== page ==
I just thought that the world could use another look at a fine meat and potatoes, pre-CBS Telecaster. This one has been “ridden hard and put away wet”, but is still so beautiful and functional. The body has been refinished several times without stripping. This gives it an almost archeological feel. I will count the annular rings in the pickup cavity and let you know what I find. I know, someone changed the tuners. Things happen. It is still beautiful. Note the strangely worn fretboard at the body end by the date stamp.

I remember when you couldn’t give these things away. Today, this guitar represents a comparative rarity from the Norlin-owned era of Gibson that proves there actually were some engineers employed there that were awake, sort of.

Lots of controls manipulate an exotic (for the time) low impedance pickup system. In contrast to the Electar amp, this piece has all the bells and whistles, whether you want them or not, all in a fashionable mahogany peanut butter finish.

This amp looks like it has been in a time capsule. I would guess it is from the early to mid-1940s. Anybody out there have a clue? The tubes are unfamiliar and the socket pin count is squirrel-y, with extra cap connectors on some of the tubes. Each tube also has a three piece “man in the iron mask” shield that clasps around it.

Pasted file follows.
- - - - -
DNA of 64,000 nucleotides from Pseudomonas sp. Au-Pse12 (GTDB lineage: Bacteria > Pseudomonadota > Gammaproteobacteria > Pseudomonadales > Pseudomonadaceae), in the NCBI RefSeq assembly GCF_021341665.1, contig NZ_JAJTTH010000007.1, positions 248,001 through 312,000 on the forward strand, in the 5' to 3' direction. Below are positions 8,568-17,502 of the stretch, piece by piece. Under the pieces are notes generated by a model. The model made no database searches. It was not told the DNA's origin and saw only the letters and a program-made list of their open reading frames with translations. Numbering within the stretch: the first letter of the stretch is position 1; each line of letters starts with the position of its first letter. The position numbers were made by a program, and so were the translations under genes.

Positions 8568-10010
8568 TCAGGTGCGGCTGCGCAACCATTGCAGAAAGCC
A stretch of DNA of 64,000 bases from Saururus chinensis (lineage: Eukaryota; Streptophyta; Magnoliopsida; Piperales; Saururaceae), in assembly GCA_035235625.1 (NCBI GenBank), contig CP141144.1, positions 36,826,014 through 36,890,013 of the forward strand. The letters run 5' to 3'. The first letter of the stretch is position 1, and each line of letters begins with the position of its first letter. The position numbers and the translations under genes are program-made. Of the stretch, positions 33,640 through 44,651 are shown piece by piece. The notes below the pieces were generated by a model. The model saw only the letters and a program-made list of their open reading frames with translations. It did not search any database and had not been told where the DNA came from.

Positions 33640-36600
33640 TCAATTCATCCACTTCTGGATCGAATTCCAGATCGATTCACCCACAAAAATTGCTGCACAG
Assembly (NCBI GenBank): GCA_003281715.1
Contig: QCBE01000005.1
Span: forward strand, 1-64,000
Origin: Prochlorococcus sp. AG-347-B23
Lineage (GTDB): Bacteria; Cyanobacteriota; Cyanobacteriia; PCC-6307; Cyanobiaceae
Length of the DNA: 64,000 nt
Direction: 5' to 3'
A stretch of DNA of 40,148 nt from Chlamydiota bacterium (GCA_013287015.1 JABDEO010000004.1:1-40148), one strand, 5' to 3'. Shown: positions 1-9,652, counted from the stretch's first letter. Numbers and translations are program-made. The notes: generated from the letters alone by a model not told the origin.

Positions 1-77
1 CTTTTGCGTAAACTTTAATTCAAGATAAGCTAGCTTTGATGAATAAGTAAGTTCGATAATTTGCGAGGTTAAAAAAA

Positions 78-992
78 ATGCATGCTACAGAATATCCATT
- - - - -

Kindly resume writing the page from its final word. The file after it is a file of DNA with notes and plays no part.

The construction is so bullet-proof that it is no wonder it survived. It has a field coil speaker that predates the common use of permanent magnets. This field coil also doubles as a power supply choke. Ingenious! Beautiful simplicity, and it sounds terrific to boot. Gutsy, yet open.

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I guess I remain a little hard headed still wanting to do things by hand after all this time. People have been suggesting I use computerized routers and pantographic duplicators etc. for years. Since I don’t have large production quotas that warrant it, every Specimen is carved and fitted by hand and the advantages of this are perfectly fitting neck joints and string alignment. Circumstance as opportunity. The Luddite is a modern electric guitar with the appointments and build quality of an older world. Sensible hand craftsmanship made one-at-a-time.